~ Ironically, aspirations of being (partly) off-grid are thwarted by the grid itself.
Even if the progress to national energy independence is halting, and frustrated by barely-concealed Big Oil interests at every turn, still we can each act locally, right? Each of us as individuals can buy plug-in electric vehicles, retrofit homes with energy efficiency measures, and install solar panels on roofs. Can't we?
Sure. But it turns out that these don't confer the independence one might imagine.
Take solar panels, for example. When Superstorm* Sandy savaged the US Northeast, there were doubtless many who thought their preparation installing rooftop solar panels would prove prudent, and reward them with continued electricity and the breadth of common Western comforts it affords.
They were wrong.
The switching electronics of local solar panels, upon detecting a grid failure, shut off; they only work when electricity from the grid is available.
Despite the popular perception that installing solar panels takes a home “off the grid,” most of those systems are actually part of it, sending excess power to the utility grid during the day and pulling electricity back to run the house at night. So when the storm took down power lines and substations across the Northeast, safety systems cut the power in solar homes just like everywhere else.Meanwhile, in Hawaii, the State is cutting solar incentives because they have succeeded too well, with growth of installations and generation more than the island grids can handle.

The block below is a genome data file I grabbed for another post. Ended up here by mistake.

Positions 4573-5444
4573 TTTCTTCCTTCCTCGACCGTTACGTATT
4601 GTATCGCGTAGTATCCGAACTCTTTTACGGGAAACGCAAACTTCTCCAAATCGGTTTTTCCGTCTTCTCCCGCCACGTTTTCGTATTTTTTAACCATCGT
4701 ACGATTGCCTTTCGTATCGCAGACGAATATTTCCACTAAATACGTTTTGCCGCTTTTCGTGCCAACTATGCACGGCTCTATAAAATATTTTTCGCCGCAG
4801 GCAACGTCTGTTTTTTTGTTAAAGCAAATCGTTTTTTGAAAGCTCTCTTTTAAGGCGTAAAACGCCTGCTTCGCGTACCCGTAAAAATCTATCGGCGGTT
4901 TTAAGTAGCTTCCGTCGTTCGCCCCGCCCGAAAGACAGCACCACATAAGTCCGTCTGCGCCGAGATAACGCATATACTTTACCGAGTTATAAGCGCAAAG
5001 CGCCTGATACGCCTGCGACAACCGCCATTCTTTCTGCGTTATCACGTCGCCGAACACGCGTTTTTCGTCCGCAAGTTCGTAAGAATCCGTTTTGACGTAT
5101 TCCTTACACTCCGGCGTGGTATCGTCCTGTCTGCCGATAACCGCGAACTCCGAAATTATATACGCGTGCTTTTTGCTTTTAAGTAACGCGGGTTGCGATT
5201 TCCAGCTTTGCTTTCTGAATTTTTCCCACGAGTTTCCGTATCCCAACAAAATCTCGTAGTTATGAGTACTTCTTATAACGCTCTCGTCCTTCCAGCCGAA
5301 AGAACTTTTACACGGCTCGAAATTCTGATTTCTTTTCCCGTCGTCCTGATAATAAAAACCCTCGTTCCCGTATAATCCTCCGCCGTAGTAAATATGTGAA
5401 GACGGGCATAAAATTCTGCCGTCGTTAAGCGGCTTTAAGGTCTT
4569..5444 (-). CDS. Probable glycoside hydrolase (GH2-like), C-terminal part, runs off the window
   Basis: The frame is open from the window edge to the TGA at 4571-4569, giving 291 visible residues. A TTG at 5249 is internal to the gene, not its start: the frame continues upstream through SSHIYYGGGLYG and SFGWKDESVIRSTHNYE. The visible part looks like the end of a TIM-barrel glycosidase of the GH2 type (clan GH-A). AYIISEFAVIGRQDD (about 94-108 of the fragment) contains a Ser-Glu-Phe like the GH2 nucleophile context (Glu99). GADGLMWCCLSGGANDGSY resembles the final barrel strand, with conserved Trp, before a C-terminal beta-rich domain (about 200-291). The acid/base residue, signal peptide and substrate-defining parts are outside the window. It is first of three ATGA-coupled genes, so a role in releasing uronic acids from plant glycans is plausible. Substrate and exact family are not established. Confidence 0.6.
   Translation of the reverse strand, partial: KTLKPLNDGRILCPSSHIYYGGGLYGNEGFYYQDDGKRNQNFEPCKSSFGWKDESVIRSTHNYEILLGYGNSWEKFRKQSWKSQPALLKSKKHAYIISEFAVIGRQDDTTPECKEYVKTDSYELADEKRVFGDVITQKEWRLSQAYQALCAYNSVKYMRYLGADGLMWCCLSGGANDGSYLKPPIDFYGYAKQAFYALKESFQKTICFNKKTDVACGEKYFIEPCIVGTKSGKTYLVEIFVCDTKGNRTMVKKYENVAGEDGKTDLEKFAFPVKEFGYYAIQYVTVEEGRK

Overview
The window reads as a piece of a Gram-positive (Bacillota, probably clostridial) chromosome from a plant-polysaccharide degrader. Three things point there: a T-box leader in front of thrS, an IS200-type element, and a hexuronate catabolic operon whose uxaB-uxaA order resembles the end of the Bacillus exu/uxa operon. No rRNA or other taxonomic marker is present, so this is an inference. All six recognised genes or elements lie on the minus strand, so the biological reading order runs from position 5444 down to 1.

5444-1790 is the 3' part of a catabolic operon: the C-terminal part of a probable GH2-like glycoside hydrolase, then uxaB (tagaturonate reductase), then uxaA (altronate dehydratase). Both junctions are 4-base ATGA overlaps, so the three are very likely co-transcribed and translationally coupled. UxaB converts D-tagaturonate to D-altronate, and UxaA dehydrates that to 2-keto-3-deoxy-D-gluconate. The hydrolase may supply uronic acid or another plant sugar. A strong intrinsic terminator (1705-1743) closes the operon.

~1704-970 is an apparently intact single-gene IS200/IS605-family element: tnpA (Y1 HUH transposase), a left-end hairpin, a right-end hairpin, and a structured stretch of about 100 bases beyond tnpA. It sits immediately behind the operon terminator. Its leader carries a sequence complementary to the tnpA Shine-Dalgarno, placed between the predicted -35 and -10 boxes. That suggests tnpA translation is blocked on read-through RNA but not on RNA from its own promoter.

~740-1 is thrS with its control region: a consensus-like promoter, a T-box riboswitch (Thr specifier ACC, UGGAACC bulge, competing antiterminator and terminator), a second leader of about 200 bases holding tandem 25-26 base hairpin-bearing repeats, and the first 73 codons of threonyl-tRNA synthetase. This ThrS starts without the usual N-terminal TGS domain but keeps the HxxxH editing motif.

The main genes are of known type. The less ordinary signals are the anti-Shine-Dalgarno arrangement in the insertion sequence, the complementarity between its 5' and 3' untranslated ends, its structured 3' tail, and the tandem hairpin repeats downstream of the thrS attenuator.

Hawaiian Electric Co. on Oahu, which oversees subsidiary utilities on Maui and the Big Island, has warned that the explosion of do-it-yourself solar could threaten parts of the power grid with the possibility of power fluctuations or sporadic blackouts as the power generated by homeowners—unpredictable and subject to sudden swings—exceeded output from power plants in some areas.For distributed renewable energy and the existing grid it's a relationship of can't-live-with, can't-live-without.
Distributed power generation requires distributed grid intelligence. If renewable sources come to dominate energy generation, as they must, then our current grid needs change or replacement to accommodate a much more dynamic integration of energy consumers/generators. Without a fundamental reconstitution of the grid, distributed renewable generation as the primary energy source cannot succeed.
* A cowardly adjective; more another day.
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